Or should the Society, perhaps, continue to run the John Pinkerton and use the funds to help out as a sort of Basingstoke Canal Supporters Club? There are plenty of relatively minor jobs to be done and money raised can provide amenities which the local authorities may not be prepared to finance.

Should the Society be a proselytizing body, campaigning for the restoration of other canals? We are well placed to help raise money and organise voluntary working parties to assist other similar projects.

Or should we renew our campaigning vigour, provided we can reach a reasonable agreement • with the naturalist over the protection of wildlife, and aim to re-open Greywell Tunnel and restore the canal to Up Nateley? That would be another big undertaking, utilising all our existing resources, which was one of the Society's original objectives.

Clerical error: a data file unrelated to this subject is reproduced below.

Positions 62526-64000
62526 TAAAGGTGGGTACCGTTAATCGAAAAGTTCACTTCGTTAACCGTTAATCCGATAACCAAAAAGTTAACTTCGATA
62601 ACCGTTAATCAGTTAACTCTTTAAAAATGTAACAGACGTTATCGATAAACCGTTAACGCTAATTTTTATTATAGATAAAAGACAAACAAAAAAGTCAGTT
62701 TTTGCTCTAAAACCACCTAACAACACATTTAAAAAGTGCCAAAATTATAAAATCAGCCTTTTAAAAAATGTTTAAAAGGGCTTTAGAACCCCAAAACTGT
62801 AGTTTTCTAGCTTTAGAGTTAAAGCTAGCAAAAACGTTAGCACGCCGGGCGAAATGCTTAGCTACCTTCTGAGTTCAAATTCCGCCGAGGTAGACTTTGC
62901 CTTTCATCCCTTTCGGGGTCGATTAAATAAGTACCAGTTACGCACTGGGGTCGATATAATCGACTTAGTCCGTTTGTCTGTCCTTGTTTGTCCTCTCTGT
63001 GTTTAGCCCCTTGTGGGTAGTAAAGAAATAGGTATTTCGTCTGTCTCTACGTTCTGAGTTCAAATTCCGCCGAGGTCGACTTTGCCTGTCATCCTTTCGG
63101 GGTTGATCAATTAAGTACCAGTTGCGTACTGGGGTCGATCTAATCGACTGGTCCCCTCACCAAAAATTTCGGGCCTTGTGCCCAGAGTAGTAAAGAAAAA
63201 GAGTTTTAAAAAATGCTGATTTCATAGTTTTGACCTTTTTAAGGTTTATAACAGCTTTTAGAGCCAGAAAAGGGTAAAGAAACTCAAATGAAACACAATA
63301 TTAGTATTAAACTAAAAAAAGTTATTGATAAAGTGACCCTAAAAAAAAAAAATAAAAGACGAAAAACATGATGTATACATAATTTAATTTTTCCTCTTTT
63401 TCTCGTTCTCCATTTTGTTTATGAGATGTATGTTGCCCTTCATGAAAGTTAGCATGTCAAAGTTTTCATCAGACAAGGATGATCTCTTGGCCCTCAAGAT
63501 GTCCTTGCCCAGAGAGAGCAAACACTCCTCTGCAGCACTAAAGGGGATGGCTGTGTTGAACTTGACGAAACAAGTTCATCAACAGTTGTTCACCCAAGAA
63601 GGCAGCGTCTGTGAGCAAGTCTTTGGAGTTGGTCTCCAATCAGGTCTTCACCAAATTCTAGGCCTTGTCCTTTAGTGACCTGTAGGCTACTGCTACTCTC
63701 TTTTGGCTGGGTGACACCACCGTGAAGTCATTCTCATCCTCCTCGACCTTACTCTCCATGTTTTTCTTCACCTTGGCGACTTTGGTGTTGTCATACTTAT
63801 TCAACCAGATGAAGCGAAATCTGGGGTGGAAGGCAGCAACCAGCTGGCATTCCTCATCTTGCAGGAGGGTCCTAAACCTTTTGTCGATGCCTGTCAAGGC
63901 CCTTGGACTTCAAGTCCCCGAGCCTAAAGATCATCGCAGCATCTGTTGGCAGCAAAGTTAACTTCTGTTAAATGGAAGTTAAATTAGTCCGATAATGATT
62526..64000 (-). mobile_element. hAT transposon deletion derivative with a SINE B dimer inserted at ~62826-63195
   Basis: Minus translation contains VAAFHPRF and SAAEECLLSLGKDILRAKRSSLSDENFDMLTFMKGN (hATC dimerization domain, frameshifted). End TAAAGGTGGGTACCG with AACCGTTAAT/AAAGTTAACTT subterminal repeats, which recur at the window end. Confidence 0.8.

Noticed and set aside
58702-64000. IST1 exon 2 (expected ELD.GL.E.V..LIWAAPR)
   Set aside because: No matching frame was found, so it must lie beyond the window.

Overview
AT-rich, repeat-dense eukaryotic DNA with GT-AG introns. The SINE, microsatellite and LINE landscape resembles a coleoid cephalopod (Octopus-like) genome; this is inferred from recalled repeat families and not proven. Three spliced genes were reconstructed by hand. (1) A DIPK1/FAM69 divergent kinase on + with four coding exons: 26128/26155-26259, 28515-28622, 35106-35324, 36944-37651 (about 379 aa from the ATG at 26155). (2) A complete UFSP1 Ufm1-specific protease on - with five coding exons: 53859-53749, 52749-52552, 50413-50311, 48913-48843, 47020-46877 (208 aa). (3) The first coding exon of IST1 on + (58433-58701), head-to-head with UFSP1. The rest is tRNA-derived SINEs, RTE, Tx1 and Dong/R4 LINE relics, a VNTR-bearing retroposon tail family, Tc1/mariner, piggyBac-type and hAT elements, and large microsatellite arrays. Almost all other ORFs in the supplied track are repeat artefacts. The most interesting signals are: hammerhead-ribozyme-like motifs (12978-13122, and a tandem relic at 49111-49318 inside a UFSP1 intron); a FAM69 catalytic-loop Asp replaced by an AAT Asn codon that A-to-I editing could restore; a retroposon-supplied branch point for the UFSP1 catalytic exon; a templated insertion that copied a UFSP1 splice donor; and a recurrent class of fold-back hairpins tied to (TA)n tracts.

These are some ideas for consideration. When so much time and effort has been spent by so many people to build up what is, by any standards, an efficient voluntary organisation with a very considerable expertise in a unique branch of civil engineering, as well as in the leisure industry, can we really let all this fade away? We need to start a constructive debate on the future of the Society, at the next AGM. In the meantime please let us have your views'.

Wishing all our readers an enjoyable Christmas and a Happy New Year.

FRONT COVER: Frank Jones admires the attractive, rural scene at St John's looking towards Woodend Bridge from Lock 9. (Photograph by Dieter Jebens and Clive Durley).